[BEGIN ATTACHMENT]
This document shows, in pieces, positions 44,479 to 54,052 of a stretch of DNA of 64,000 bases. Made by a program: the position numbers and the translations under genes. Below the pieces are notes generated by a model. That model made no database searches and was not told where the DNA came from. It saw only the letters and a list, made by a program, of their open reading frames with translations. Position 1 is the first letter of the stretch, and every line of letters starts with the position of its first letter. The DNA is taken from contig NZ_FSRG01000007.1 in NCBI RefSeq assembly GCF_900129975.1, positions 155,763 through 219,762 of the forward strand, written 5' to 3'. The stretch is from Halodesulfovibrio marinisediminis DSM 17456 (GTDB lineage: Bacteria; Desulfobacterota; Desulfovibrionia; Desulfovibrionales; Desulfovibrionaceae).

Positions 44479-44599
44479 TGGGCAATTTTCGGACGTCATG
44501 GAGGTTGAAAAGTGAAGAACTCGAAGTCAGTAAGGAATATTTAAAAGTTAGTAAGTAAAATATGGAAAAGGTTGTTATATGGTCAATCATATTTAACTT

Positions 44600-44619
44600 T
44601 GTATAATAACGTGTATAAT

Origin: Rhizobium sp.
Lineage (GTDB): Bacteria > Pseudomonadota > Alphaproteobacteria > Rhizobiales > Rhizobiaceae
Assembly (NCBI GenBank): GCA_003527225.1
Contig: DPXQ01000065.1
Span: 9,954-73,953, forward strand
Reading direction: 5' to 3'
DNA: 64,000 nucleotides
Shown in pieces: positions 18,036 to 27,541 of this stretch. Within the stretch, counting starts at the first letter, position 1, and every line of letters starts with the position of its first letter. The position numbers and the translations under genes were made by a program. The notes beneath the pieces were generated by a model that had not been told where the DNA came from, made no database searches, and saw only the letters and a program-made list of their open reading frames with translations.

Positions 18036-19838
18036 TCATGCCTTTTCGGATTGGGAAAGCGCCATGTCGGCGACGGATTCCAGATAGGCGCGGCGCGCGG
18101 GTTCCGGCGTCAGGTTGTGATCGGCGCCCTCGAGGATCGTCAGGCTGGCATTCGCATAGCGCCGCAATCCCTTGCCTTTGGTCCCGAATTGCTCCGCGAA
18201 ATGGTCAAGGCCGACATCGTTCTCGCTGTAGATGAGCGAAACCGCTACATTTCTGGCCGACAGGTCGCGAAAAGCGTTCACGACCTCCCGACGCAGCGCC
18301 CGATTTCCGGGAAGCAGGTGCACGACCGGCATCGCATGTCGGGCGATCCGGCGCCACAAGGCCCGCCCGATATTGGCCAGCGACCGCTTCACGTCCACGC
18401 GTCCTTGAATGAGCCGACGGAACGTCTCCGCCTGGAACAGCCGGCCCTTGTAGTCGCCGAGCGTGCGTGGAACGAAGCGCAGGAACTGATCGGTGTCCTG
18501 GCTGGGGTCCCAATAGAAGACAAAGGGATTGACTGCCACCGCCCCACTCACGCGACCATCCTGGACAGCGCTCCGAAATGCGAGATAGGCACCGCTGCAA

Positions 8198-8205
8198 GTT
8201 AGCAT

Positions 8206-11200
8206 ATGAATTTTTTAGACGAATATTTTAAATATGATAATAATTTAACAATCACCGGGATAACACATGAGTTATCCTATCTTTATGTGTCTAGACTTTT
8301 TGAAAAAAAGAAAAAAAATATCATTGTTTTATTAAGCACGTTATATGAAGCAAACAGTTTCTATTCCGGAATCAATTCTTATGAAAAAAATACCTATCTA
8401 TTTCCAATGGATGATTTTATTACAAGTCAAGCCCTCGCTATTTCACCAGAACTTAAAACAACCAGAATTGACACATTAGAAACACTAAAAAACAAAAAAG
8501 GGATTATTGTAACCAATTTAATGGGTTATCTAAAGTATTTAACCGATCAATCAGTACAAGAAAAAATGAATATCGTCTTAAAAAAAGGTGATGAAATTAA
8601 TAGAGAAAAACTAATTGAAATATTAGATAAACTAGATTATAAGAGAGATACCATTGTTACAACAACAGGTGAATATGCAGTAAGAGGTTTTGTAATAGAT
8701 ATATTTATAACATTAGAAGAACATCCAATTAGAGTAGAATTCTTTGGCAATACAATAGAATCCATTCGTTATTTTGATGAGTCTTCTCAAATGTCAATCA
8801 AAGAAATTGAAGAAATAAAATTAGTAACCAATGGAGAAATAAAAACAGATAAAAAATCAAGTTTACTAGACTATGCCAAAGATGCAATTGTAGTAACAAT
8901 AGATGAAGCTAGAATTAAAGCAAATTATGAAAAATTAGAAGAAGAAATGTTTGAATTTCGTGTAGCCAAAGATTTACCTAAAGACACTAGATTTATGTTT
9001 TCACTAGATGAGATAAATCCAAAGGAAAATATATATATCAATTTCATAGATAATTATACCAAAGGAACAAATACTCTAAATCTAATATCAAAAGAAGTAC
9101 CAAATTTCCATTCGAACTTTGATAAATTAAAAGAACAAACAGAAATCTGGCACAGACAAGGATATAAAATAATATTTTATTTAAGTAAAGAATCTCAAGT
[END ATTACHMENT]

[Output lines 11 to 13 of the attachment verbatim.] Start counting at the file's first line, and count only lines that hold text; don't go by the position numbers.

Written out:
Contig: DPXQ01000065.1
Span: 9,954-73,953, forward strand
Reading direction: 5' to 3'